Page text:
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Final Paper pdf.

Title: The Use of Menstrual Blood Stem Cells in Therapy
Date: November 2, 2017
Panama College of Cell Science Azuero Business Center, Suite 758 Avenida Perez Chitre 00395,
Panama Republica de Panama
Menstrual Blood.

Artwork by Jen Lewis, from art project, "Beauty in Blood", excerpted from the website
Gothic Life [http://gothic.life/beauty-in-blood-art-with-menstrual-blood/image/11/]
Author: Thain Yang Wey
Contact: 56 Park Ave, Lyndhurst New Jersey
Email: twey@omegabiochem.com

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Table of Contents

1. Kind of Stem Cells found in Menstrual Blood …………………………… 3

2. How are Stem cells in menstrual blood isolated and collected …………. 6

3. What numbers of stem cells can be found, and in what quantity of blood…… 6

4. Are menstrual blood stem cells immuno-privileged ……………………. 8

5 Discussion: MenSCs V/s UC MSCs: ………………………………………… 11

6. MenSCs stem cell therapies being used now internationally…………. 12

7. Conclusion: ………………………………………………………………. 16

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Introduction: The plasticity and immune privilege of MenSCs for potential research in
regenerative medicine.
Menstrual-derived stem cells are currently being used as a source of mesenchymal stem cells.
There is a surge of interest in clinical applications and the looming potential owing to the fact that,
MenSCs are highly proliferative, multipotent and easy to obtain from non-invasive procedures.
The human MenSCs have been recently discovered having vast potential in the therapeutic
possibilities of treating immune-mediated and neoplastic conditions. There are no ethical
dilemmas involved in using MenSCs. Human MenSCs belong to the larger family of mesenchymal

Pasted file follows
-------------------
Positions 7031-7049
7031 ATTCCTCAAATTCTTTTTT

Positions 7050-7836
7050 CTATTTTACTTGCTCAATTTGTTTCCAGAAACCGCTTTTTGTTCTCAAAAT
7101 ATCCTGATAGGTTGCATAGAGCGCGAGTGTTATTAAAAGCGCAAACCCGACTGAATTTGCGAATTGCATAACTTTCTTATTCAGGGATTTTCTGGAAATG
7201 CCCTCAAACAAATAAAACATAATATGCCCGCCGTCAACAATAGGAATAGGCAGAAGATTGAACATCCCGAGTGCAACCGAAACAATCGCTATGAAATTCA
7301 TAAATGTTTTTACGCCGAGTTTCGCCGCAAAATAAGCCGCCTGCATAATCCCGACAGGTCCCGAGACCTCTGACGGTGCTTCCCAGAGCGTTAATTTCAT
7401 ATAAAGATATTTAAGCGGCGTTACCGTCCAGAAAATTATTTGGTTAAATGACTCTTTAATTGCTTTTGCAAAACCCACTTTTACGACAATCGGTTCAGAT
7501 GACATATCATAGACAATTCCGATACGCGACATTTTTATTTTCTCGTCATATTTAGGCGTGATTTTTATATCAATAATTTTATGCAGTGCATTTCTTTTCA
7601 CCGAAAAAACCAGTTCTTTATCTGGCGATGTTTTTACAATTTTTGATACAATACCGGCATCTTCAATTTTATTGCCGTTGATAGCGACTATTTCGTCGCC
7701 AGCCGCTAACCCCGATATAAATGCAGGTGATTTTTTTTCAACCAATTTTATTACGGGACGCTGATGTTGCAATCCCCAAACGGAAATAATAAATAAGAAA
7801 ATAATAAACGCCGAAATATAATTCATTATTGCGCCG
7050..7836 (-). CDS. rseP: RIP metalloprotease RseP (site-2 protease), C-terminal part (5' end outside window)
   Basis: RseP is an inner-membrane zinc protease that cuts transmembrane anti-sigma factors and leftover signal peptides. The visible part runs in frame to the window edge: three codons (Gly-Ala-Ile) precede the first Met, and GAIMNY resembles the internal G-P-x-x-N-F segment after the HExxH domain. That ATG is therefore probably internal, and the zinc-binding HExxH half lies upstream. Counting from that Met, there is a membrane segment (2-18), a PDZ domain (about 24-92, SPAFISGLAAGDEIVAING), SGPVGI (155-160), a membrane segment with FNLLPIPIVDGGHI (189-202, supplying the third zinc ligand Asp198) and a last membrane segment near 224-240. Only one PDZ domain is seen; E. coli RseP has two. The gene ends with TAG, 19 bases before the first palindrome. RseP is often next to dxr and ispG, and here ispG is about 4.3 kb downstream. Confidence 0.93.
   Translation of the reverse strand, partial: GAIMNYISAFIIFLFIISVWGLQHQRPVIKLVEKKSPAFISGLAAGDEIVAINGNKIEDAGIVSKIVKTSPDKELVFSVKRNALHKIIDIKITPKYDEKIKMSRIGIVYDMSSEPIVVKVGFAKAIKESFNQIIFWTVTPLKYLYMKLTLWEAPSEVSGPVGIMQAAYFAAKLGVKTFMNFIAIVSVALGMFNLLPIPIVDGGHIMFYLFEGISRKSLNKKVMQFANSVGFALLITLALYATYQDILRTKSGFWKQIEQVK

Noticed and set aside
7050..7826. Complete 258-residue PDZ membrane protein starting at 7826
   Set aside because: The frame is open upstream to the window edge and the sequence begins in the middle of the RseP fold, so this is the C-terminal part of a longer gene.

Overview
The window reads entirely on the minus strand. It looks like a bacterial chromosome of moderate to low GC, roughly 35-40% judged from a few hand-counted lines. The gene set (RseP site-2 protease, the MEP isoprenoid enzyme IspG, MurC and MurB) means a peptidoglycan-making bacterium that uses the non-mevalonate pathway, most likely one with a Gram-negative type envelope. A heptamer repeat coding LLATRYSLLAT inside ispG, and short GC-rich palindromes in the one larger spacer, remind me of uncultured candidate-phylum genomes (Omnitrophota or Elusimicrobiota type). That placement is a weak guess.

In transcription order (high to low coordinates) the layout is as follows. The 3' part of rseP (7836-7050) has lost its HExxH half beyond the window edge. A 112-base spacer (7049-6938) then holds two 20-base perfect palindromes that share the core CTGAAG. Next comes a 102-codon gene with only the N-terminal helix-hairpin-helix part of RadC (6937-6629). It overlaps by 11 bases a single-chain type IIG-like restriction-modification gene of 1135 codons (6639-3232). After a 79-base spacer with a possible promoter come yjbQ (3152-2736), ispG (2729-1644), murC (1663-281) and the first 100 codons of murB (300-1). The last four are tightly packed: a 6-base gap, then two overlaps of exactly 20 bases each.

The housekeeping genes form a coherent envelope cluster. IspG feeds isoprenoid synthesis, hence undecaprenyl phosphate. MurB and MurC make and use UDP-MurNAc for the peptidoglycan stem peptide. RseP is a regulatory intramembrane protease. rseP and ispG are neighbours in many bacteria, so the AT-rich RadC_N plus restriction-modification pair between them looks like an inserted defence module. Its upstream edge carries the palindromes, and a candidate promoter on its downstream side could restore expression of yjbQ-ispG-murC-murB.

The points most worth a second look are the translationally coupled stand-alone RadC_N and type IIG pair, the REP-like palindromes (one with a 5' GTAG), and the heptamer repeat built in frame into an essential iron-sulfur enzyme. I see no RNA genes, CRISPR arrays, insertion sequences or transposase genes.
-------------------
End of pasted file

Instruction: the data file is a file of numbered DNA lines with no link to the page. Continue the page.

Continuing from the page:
stem cells, with the exception being MenSCs are collected from menstrual fluid. MenSCs collected
from young healthy women grew at a rate of 19.4h, this is twice the rate of bone-marrow derived
cells. They have the potential to differentiate into various cell types, including bone, adipose,
cartilage, neural, cardiac, pancreatic and hepatic cel1s. In clinical applications, a good proliferation
rate is preferred due to single cell based therapies being dosed dependent with the preference of
cells from lower passages. The menstrual blood derived stem cells are experimentally observed
having characteristics such as high proliferation rate along with self -renewal capabilities and
pluripotent differentiation abilities.
The human endometrium is noted to have a population of stem cells which are responsible for
regenerative abilities. The menstrual fluid involves a population of similar cells, which upon
investigation through culturing revealed the expression of phenotypes that are of multiple lineages.
The menstrual blood-derived stem cells (MenSCs) possess stem-like characteristics such as high
proliferative potential, self-renewal as well as pluripotent differentiation abilities. Studies on
MenSCs have demonstrated their abilities of differentiating to cardiocytes. There are easy and
simple ways used in harvesting MenSCs, without necessarily conducting invasive surgical
interventions or hospitalization. [1]. The molecular profile assay for instance, allows the
expression of MenSCs as pluripotent markers. This includes the specific pluripotent markers such
as SSEA-4, Oct-4, c-kit and nanog. (See Figure: 1)
A group of researchers [2] collected menstrual blood from volunteer women aged 20-30 years.
These volunteers first signed an ethical informed consent sheet, thereafter, about 5-10 mls of
menstrual blood was collected from each of them using sterile Diva cups. The cups were inserted
to the vagina during menstruation. The menstrual blood obtained was thereafter transferred into
Falcon tube which contained phosphate buffered saline with no Ca or Mg ions which had been
supplemented with 2.5 micrograms of fungizone and 100 micrograms of streptomycin, 100-unit
millimeters of penicillin and lastly 0.5mM of EDTA. Mononuclear cells were thereafter isolated